A Brandeis Thanksgiving: Emma Russell

December 2, 2016

While many students fly, drive or take the train to visit their families for Thanksgiving break, there is a group of students who chose to stay at Brandeis during the long weekend. Emma Russell ’19, originally from San Antonio, TX, stayed on campus for Thanksgiving and made the most of the experience.

Russell invited two friends from her hometown who also go to colleges nearby in the Northeast to visit her at Brandeis, as it is much closer and less expensive than flying to Texas. She and a group of 15 people—both Brandeis students and their friends who were visiting—“took over all of the kitchens in Polaris and Gordon” in North Quad and spent Thursday cooking a Thanksgiving meal for the group.

In addition to the traditional Thanksgiving foods such as turkey, mashed potatoes and plenty of roasted vegetables, the students also cooked some “untraditional” Thanksgiving foods such as Asian-inspired noodle dishes and pupusas, a Salvadoran dish. “I think it’s representative of Brandeis,” Russell said when describing her eclectic meal, alluding to the mix of cultures that are prevalent at the university and in their dinner.

Normally, Russell is home with her family for Thanksgiving. To bring a piece of her home into the holiday spent at Brandeis this year, she was determined to make the apple pie that her mom makes, to carry on a family tradition with “my Brandeis family.” According to her friends, her efforts paid off.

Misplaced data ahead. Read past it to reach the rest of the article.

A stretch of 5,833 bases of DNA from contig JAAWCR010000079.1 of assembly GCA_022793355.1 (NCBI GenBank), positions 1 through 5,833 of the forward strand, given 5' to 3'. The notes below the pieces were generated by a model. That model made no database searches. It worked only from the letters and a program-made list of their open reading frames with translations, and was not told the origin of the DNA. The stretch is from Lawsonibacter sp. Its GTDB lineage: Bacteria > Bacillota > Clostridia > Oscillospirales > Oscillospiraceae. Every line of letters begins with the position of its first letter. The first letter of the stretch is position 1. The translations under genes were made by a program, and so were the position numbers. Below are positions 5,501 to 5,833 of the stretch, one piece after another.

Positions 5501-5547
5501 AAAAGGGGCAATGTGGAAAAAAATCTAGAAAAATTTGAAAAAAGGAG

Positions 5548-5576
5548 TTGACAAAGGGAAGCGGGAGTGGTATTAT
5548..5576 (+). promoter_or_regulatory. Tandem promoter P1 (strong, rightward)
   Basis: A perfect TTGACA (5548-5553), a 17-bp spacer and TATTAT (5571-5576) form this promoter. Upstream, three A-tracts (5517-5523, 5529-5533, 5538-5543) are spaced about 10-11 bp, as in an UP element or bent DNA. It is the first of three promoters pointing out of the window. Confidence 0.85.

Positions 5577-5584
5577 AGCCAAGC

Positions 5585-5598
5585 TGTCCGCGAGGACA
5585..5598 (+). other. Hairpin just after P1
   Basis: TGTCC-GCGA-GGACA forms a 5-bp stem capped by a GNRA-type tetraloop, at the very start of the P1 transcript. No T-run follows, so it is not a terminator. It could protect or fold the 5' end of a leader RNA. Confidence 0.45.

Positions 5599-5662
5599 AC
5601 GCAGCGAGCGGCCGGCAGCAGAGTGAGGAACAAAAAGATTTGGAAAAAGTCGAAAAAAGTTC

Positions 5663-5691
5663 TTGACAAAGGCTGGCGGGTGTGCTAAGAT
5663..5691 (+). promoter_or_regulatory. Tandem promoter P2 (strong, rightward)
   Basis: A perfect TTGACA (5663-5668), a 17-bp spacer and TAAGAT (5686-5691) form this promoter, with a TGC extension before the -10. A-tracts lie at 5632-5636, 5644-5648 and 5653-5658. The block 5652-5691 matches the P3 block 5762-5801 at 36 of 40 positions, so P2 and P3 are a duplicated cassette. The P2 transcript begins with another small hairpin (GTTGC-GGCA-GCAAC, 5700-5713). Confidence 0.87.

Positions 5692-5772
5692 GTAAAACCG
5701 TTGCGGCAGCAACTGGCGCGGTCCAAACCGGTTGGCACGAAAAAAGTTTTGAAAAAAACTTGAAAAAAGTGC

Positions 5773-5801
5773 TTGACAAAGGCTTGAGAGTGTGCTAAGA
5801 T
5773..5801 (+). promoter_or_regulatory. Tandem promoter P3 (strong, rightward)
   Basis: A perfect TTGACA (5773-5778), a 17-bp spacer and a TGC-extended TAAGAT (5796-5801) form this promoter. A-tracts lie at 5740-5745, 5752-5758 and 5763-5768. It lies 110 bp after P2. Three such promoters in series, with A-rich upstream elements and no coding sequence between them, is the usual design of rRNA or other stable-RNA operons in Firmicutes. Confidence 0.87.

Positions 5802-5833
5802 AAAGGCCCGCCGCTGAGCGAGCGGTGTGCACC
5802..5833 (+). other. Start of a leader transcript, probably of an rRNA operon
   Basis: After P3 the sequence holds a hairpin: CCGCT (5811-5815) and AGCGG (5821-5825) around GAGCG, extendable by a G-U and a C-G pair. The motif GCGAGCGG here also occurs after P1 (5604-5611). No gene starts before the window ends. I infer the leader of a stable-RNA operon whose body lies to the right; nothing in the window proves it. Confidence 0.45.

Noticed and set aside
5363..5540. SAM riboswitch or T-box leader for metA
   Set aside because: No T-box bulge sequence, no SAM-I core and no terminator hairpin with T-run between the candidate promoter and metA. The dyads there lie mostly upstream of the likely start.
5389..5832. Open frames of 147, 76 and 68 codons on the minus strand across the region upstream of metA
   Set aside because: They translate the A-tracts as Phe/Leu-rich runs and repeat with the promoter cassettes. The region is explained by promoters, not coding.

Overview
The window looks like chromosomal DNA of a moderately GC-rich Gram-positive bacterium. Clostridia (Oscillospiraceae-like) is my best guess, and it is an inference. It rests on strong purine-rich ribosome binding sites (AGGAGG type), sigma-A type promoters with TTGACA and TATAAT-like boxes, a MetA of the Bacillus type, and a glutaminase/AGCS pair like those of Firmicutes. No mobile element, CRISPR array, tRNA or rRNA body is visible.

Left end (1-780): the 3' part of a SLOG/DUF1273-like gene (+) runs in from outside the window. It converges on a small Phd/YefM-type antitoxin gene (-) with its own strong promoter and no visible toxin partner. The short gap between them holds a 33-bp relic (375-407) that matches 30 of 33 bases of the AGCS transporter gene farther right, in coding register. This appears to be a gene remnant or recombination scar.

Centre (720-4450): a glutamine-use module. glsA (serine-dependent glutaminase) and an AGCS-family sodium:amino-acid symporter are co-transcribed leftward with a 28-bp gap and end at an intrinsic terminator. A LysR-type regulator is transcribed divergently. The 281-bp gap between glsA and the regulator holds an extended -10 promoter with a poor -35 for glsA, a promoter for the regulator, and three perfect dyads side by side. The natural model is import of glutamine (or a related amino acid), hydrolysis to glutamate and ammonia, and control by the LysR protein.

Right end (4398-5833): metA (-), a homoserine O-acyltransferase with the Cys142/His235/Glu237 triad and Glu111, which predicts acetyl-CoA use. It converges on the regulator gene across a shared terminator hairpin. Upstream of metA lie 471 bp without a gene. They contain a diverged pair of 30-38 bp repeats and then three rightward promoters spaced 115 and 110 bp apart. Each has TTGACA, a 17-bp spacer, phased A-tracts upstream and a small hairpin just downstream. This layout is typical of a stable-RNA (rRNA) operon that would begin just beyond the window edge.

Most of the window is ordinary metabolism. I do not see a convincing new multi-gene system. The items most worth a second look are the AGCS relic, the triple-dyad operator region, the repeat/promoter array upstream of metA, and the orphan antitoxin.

In addition to continuing a family tradition, the group of students introduced Thanksgiving dinners to students from Israel who were experiencing their first Thanksgiving, in true Brandeisian style.

After a successful Thanksgiving dinner, Russell spent the rest of her break with her friends from her hometown. She took them to Newbury Street on the afternoon of Black Friday to experience the bustle of Boston on one of America’s most commercialized days. Russell then took them to Georgetown Cupcakes, one of her favorite spots on Newbury, to have a special treat.

On Saturday, Russell showed her friends around Main Street and Moody Street in Waltham and had brunch. To reach their destinations, they had to either get an Uber or walk, because there were no shuttles or BranVans running on campus.

“Brandeis was like a ghost town,” Russell said. Although she had spent time at Brandeis last year during spring break when many students went home, she mentioned that for Thanksgiving the campus felt “especially empty,” possibly due to the gloomy weather. However, Russell actually “really liked it,” because there was less bustle and it felt more relaxing. She also said that the campus “felt a lot bigger without its students.”

Russell finally mentioned some minor downfalls about celebrating a major holiday while being at college, such as the lack of transportation and the closed dining halls, which meant there was “no convenient way to get food.” In spite of this, Russell and her friends “made it work” and had a wonderful Thanksgiving at Brandeis this year. And the best part? “Our fridge is still full of leftovers!” Russell exclaimed.

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